Critics fault FOIA managers
They say a lack of accountability caused backlog
- By Aliya Sternstein
- Sep 12, 2005
Poor oversight and insufficient resources in offices that respond to Freedom of Information Act requests have created a mounting backlog of unanswered requests for government information, according to some public interest groups.
FOIA requests increased 71 percent between 2002 and 2004. The backlog has risen 14 percent since 2002, Government Accountability Office officials testified in May. Some agencies receive thousands of FOIA requests each year.
Critics say the governmentwide backlog has grown because managers do not set production goals for employees who process the requests. Citizens have testified before Congress about FOIA procedures that do not require agencies to penalize employees for missing statutory deadlines.
Budget problems are another cause of agency backlogs. The State Department, for example, recently laid off 40 part-time FOIA employees whom it had hired for a three-year project to reduce a backlog of unanswered requests. State officials ended the project before they had processed all outstanding requests, said Meredith Fuchs, general counsel at the National Security Archive, a research institute and library at George Washington University.
State officials said the 40 FOIA employees had achieved the project's objective. "They reduced the backlog to fewer than 2,000 cases," department spokesman Noel Clay said. "They surpassed their goal of a reduction of 80 percent."
Fuchs said the archive has more than 1,000 FOIA requests still pending at State, some dating back to 1987. The archive collects and publishes declassified documents acquired through FOIA requests.
Fuchs said she was assured that the employee reductions were temporary and that many of the contract employees will be rehired after the new budget year begins. Meanwhile, she said, a FOIA office employee told her that State would have only a skeleton staff for reviewing records until next month.
Fuchs said State has one of the best-managed FOIA offices. The problem lies with limited resources. Other FOIA offices are not managed as well, she said. In March, Fuchs filed a lawsuit against the Air Force for mishandling scores of FOIA requests. The suit argues that the Air Force failed to acknowledge the archive's requests. It also argues that the Air Force loses requests, fails to process them, doesn't respond to inquiries about the status of requests and generally lets requests languish. "That's bad management," Fuchs said.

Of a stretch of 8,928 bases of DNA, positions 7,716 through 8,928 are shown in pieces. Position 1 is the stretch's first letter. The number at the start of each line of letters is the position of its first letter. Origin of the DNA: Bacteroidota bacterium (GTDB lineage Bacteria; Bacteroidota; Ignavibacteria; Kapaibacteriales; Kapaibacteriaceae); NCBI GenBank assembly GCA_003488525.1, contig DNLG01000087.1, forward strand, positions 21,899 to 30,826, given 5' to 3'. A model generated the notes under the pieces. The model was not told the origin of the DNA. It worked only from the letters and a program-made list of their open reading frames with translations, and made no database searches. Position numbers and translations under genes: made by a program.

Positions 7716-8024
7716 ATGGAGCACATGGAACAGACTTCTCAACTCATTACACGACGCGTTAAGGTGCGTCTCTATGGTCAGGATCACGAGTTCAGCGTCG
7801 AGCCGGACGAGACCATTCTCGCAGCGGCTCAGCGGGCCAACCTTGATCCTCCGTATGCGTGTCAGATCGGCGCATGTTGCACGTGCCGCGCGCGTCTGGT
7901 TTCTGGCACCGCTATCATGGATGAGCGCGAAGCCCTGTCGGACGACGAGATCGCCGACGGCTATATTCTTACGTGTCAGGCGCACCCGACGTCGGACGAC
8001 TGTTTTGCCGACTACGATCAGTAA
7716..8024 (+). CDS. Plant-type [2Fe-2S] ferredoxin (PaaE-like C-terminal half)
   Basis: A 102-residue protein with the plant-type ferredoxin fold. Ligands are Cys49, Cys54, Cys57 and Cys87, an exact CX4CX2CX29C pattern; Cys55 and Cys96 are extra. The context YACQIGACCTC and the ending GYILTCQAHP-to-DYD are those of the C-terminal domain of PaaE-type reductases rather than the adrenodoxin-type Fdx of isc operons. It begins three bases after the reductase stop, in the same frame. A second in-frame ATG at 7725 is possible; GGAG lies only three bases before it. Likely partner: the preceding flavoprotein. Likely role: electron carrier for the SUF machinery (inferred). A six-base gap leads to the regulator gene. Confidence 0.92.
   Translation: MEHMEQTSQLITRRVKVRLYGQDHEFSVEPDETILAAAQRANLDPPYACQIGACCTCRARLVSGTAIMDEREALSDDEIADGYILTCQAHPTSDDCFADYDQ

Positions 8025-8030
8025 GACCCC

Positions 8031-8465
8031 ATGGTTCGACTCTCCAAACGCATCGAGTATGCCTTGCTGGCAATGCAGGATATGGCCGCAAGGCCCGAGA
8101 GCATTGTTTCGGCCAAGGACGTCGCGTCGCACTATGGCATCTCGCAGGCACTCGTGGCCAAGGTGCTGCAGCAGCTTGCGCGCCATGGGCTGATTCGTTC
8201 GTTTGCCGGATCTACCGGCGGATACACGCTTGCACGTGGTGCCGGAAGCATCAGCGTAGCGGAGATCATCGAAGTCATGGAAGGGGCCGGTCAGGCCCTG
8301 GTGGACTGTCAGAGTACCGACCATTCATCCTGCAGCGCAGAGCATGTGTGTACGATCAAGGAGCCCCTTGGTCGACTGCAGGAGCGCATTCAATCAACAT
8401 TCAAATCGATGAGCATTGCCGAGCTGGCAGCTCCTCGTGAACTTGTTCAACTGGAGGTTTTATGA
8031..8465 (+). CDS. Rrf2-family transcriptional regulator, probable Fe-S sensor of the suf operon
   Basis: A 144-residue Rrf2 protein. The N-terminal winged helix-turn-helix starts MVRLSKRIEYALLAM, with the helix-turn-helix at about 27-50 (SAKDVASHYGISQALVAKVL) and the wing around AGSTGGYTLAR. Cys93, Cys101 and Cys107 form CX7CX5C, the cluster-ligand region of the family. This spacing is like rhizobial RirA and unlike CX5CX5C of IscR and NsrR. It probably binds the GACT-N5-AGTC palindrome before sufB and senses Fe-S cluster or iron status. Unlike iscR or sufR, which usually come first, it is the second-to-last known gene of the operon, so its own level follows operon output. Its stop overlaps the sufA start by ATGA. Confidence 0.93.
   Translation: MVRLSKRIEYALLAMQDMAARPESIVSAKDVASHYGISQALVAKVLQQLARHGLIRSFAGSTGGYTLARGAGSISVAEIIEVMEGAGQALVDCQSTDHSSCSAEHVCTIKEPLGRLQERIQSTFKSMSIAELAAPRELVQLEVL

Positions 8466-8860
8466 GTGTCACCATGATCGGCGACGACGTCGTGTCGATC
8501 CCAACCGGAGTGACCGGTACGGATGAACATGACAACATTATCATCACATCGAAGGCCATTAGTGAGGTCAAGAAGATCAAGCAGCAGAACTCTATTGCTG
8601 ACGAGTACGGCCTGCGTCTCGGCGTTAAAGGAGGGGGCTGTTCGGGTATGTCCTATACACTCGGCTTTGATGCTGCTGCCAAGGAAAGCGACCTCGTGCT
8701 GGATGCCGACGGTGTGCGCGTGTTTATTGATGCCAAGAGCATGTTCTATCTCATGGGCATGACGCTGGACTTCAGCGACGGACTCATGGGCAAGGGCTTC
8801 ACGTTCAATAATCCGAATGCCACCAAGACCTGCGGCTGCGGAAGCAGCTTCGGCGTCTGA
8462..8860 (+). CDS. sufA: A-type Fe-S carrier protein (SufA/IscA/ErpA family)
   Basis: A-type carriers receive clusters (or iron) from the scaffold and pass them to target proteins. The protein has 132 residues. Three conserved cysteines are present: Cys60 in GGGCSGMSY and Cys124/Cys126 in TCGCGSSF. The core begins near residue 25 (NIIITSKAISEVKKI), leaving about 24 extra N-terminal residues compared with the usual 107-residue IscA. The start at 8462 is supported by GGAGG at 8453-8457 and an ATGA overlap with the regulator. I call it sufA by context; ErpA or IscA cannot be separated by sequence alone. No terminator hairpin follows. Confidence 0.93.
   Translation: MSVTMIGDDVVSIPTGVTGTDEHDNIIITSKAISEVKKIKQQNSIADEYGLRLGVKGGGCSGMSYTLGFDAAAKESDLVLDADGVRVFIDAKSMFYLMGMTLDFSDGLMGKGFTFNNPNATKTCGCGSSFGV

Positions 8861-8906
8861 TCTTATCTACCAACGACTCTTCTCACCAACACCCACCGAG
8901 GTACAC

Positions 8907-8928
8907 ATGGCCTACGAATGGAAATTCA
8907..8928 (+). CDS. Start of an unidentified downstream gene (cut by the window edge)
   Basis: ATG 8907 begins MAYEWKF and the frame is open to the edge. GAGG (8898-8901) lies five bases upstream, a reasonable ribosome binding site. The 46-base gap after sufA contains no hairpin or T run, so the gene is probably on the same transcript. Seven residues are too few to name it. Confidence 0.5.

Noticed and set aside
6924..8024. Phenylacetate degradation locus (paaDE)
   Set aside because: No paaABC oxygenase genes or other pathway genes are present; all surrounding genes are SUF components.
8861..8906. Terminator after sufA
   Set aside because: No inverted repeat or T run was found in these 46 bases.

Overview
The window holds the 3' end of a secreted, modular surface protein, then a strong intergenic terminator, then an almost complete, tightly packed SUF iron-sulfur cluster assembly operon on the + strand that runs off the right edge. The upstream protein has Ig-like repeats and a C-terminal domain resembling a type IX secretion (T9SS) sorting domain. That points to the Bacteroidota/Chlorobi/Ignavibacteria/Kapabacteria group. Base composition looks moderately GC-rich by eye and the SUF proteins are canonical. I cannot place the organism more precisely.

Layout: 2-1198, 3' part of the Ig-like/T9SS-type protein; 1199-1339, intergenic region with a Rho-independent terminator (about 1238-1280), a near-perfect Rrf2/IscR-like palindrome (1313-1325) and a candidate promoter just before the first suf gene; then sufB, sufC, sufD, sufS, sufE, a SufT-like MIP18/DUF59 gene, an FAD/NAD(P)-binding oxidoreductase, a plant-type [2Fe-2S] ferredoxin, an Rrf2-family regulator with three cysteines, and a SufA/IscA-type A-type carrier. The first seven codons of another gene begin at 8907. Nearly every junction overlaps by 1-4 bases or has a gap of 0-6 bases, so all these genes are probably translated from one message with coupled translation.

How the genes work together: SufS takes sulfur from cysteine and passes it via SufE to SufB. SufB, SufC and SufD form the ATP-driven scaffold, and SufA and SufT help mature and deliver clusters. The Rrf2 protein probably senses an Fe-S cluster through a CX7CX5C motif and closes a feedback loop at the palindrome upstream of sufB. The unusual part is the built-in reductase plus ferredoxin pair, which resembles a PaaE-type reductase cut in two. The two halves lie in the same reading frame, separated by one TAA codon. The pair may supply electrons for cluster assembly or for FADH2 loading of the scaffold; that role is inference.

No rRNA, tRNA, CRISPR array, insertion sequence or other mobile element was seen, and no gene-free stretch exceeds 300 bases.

Air Force officials said it would be inappropriate to comment during ongoing litigation.
A lack of accountability limits the effectiveness of many FOIA offices, said Mark Tapscott, director of the Center for the Media and Public Policy at the Heritage Foundation, a think tank that promotes free enterprise policy. Tapscott blamed the problem on "the absence of any genuinely serious consequences, either for an individual federal employee responding to a FOIA request or for his or her agency."
One agency has initiated efforts to make FOIA employees more accountable.
In 2001, Christine Todd Whitman, who was then administrator of the Environmental Protection Agency, created a task force to address the agency's backlog of 18,224 FOIA requests, some of which dated back to 1993. The task force reduced the backlog by 75 percent during summer 2002.
Since then, the Office of Environmental Information's Records, FOIA and Privacy Branch has carefully monitored the backlog and worked with EPA program offices and regions to minimize it, said EPA spokeswoman Diane Esanu. As of July 22, the agency had 1,524 unanswered FOIA requests, she said.
New information technology has improved oversight within the FOIA unit at the EPA. In July, the agency began using a Web-based FOIA request management system, FOIAXpress. EPA employees use the new system to enter and respond to all requests. Managers can track the status of requests and check employee response times.
"We expect that the use of FOIAXpress will allow the EPA to maintain a minimum backlog rate and improve the quality, consistency and timeliness of the agency's FOIA responses," Esanu said.
The structure of many agencies complicates the way managers monitor the FOIA process. For instance, the Agriculture Department's FOIA officer, who works in USDA's Office of Communications, does not have access to a central repository of FOIA requests.
"I am one person. I have no staff," said Andrea Fowler, FOIA officer at the USDA's headquarters. "We are divided up into about 20 or so agencies and offices, within [the USDA]. Each of those agencies has a FOIA officer. I couldn't say we have a one-year backlog. I don't have that information."
Lawmakers have been vocal about agency delays in providing public access to government information. In March, Congress introduced the Faster FOIA Act, which would establish a 16-member commission responsible for finding ways to reduce delays. The Senate Judiciary Committee has approved the legislation, and it now awaits full Senate consideration.
Public interest group officials say Congress must work quickly to supply FOIA employees with the financial and managerial support they need to process requests in a timely manner. David Colapinto, director of nuclear litigation and general counsel at the National Whistleblower Center's Forensic Justice Project, said Congress should appropriate funds to agencies specifically for answering FOIA requests. "Unless Congress steps in and funds these positions, it's difficult for [agencies], on their own, to allocate staff to FOIA," he said.